All of these strategies could be adapted for a local community in order to increase income for the farmer and reduce ecological impacts of farming seaweed. The overarching goal to reduce unsustainable fishing will not be accomplished by increased seaweed production alone.



ARMM Historical Background. Official website of Autonomous Regional Government of Muslim Mindanao. Accessed 1 March 2012.

Asian Development Bank (ADB). (2009) The Economics of Climate Change in Southeast Asia: A regional overview.

Best Practices in Local Governance. (2010) Seaweed Farming (Bien Unido, Bohol). 31 Jan 2012.

Bindu, M. and Levine, I. (2010). The commercial red seaweed- Kappaphycus alvarezii-an overview on farming and the environment. Journal of Applied Phycology 23: 789-796.

Bixler, H. and Porse, H. (2010) A Decade of Change in the Seaweed Hydrocolloid Industry. Journal of Applied Phycology. Published online 22 May 2010.

Bureau of Fisheries and Aquatic Resources (BFAR). (2009) Philippine Fisheries Profile. Department of Agriculture, Philippines. Dilliman, Q.C.

Burke L, Selig L, and Spalding M. (2002) Reefs at Risk in Southeast Asia. World Resources Institute, Washington DC.

Card, Virginia. (2002) “Algae.” Biology. Ed. Richard Robinson. Vol. 1. New York: Macmillan Reference USA. 20-22. Gale Virtual Reference Library. Web. 30 Jan. 2012.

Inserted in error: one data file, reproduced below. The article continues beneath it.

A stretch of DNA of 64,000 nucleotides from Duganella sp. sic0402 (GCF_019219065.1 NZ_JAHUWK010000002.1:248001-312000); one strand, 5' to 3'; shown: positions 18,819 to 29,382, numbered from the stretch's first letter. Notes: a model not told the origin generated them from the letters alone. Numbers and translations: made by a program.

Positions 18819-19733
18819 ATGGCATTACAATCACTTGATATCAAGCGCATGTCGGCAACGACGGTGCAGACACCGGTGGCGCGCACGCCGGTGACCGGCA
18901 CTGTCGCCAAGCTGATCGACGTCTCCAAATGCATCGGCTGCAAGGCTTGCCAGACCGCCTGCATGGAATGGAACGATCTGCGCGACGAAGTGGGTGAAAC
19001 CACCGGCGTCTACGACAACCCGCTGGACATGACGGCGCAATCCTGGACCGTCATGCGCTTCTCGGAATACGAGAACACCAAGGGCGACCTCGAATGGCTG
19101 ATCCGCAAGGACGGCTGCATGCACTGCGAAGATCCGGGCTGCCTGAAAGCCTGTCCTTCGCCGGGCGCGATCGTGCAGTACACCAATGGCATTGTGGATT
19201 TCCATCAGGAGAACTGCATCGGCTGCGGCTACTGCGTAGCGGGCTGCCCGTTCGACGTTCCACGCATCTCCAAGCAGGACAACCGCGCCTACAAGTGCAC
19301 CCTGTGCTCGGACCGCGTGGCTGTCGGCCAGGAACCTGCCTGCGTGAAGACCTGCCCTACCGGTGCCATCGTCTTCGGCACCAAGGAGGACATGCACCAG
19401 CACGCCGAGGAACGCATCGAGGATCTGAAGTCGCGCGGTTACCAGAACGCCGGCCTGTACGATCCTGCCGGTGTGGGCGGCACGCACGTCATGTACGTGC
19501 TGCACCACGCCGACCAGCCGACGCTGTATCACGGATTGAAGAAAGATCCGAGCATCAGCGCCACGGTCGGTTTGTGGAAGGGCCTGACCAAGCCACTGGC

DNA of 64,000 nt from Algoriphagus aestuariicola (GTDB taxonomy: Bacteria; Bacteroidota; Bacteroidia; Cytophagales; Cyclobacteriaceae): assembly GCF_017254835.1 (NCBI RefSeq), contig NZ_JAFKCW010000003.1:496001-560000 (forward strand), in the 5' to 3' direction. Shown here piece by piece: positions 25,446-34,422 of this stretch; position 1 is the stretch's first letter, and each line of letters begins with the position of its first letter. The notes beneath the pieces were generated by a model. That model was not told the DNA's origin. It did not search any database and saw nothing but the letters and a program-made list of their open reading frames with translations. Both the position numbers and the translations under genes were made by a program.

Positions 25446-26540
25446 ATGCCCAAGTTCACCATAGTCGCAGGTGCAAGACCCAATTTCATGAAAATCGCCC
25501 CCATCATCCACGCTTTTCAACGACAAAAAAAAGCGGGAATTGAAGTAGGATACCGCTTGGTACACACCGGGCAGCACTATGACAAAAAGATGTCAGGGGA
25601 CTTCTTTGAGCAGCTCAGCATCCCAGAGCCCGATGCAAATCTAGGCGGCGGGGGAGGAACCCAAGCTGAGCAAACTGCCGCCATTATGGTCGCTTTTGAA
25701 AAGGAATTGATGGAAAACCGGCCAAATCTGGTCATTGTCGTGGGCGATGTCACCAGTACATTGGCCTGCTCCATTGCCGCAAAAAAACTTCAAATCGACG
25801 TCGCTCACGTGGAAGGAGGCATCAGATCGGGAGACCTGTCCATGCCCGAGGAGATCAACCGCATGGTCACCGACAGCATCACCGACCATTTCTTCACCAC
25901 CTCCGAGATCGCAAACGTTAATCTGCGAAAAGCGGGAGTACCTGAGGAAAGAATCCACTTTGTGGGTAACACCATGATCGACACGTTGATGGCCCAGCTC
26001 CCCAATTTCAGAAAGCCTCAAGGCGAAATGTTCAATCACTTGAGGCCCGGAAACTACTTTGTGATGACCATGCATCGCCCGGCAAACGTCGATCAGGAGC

Central Intelligence Agency (CIA). The World Factbook. Accessed 28 Feb 2012.

Conservation International. (2012) Global Marine Initiatives: Sulu-Sulawesi Seascape. Accessed 6 March 2012.

Crawford, B. (2002) Seaweed Farming- An Alternative Livelihood for Small-Scale Fishers? Coastal Resources Center, University of Rhode Island.

Department of Agriculture of the Philippines (DA). (1996) Philippines: Country Report. FAO International Technical Conference on Plant Genetic Resources. Leipzig, Germany.

De Silva, S. (1992) Tropical Mariculture. Academic Press, New York. pp.28-29.

Department of Environment and Natural Resources (DENR), Bureau of Fisheries and Aquatic Resources of the Department of Agriculture, and Department of the Interior and Local Government. (2001) Philippine Coastal Management Guidebook No. 1: Coastal Management Orientation and Overview. Coastal Resource Management Project of the Department of Environment and Natural Resources, Cebu City, Philippines, 58 p.

Garcia, B. (2012) Agri exec: Climate change affects seaweed production. Sun Star Publishing, Inc. 30 Jan 2012.

Haapkyla, J., Unsworth, R., Flavell, M., Bourne, D., and Schaffelke, B., et al. (2011) Seasonal Rainfall and Runoff Promote Coral Disease on an Inshore Reef. PLoS ONE 6(2): e16893.

Habito, C. (2011) No free lunch: Sustaining Seaweeds. Philippine Daily Inquirer. Nov 1, 2011. Accessed 29 Feb 2012.

Halwart, M., Kumar, D., Bondad-Reantaso, M., Overton, L., and Balzer, P. FAO Fisheries Report No. 611. Papers presented to FAO/NACO consultation on aquaculture for sustainable rural development. Chiang Rai, Thailand. 29-31 March 1999.

Hoegh-Guldberg, O., Hoegh-Guldberg, H., Veron, J.E.N., Green, A., Gomez, E. D., Lough, J., King, M., Ambariyanto, Hansen, L., Cinner, J., Dews, G., Russ, G., Schuttenberg, H. Z., Peñaflor, E.L., Eakin, C. M., Christensen, T. R. L., Abbey, M., Areki, F., Kosaka, R. A., Tewfik, A., and Oliver, J. (2009) The Coral Triangle and Climate Change: Ecosystems, People and Societies at Risk. WWF Australia, Brisbane, 276 pp.